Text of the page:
We were presented a few items from the GIR factory by the man who is in charge of the production, working with people and testing the potential of wood – a material with which he grew up.
We visited the GIR factory in Kraljevo, and its essential items were shown to us by one of the factory’s leading men, who is in charge of developing furniture production, a remarkable expert for wood and the technology of its processing – Vladimir Ilic. He created his personal square meter in his office, in which he feels like he’s at his own house, and he also told us what makes his work day and that the most challenging thing is working with over 500 employees within this complex factory which is constantly improving.
BA: How did you get chance to work for GIR?
V.I.: It will sound funny, but I have been actively doing this job basically since I was 7. My father is a carpenter, and I have spent my whole childhood in the workshop, learning practical stuff about wood and machinery, and that is where I got the desire to enroll to the Faculty of forestry and study wood processing. Studying didn’t seem difficult for me because I loved what I was doing and I had a good basic knowledge, and after all those years I had a feeling I had extensive knowledge of wood. However, only after I arrived at GIR did I realize I had just started to learn (laugh). I’m here for almost 6 years, and my real improvement happened at GIR, where I learned all the processes through practice, and through managing such a large factory; how to work with people, planning, organizing – the things I’m still learning and which were the most difficult for me.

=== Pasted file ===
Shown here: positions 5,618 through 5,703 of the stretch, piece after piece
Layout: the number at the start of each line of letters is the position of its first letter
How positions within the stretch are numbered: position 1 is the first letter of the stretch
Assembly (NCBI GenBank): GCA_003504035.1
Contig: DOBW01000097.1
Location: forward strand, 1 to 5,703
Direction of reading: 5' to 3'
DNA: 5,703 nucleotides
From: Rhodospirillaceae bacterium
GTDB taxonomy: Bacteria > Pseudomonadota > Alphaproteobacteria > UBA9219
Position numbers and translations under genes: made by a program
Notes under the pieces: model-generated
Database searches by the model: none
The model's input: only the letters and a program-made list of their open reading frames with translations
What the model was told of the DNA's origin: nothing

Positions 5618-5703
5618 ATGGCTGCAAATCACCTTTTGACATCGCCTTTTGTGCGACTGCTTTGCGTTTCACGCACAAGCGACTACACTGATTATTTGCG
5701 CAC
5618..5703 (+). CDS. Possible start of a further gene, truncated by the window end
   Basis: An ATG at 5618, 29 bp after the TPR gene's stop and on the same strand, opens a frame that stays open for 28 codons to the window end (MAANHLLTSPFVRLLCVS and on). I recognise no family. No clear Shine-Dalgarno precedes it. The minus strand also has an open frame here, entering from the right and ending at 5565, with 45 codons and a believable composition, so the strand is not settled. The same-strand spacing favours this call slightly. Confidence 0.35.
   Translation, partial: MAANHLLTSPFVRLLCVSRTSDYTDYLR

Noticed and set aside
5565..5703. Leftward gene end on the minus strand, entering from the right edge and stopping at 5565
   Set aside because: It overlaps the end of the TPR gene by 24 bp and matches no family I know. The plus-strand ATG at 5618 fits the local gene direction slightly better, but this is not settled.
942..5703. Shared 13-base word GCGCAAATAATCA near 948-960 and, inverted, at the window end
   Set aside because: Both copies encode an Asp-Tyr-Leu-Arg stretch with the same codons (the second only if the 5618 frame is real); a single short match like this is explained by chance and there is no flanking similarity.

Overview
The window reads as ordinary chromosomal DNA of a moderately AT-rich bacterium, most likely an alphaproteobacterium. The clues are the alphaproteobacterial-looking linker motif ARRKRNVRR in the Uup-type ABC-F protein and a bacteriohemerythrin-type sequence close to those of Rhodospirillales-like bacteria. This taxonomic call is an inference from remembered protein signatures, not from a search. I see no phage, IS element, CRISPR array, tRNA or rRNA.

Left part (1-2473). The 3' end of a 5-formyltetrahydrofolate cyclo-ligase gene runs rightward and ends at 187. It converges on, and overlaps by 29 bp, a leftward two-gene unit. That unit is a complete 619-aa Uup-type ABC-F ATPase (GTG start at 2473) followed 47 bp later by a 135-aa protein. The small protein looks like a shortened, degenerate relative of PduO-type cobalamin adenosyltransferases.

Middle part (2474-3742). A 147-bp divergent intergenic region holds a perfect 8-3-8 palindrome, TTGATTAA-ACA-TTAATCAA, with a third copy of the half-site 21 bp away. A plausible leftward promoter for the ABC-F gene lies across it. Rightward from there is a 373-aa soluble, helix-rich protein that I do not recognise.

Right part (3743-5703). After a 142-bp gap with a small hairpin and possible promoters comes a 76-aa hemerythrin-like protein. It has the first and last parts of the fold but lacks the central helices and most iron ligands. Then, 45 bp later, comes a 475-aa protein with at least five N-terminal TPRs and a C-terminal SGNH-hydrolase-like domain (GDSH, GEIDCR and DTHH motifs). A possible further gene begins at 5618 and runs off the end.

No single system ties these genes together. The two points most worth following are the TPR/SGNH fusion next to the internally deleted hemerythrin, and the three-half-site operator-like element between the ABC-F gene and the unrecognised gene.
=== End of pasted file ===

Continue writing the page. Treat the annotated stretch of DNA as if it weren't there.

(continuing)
BA: What is the biggest challenge in managing a factory?
V.I.: One thing is to make an object out of wood, and completely another is to work with 500 people, guide them and create a system in which those items are produced on a daily basis and in large quantities. Making one item is not the same as making hundreds of them in industrial conditions.
The most difficult and the most complex thing was to adapt to all the people in the factory and learn that you cannot do it by yourself; you have to have a serious group of people, and it’s crucial to have them by your side. The effect of work of the factory itself is far greater if you work on improving the approach of several hundreds of people.
BA: Does your position require the knowledge of every machine?
V.I.: Basically, it’s not that significant, but it is important if you want the people to respect your work, because you have to be familiar with their job. If they feel you can help them, your team trusts you more, and they know to appreciate that and reciprocate. However, in such a large system, you can’t be familiar with all the processes and machines, but you have to know the people that know how to work with them.
BA: What makes a typical working day for you, and what exactly is your job?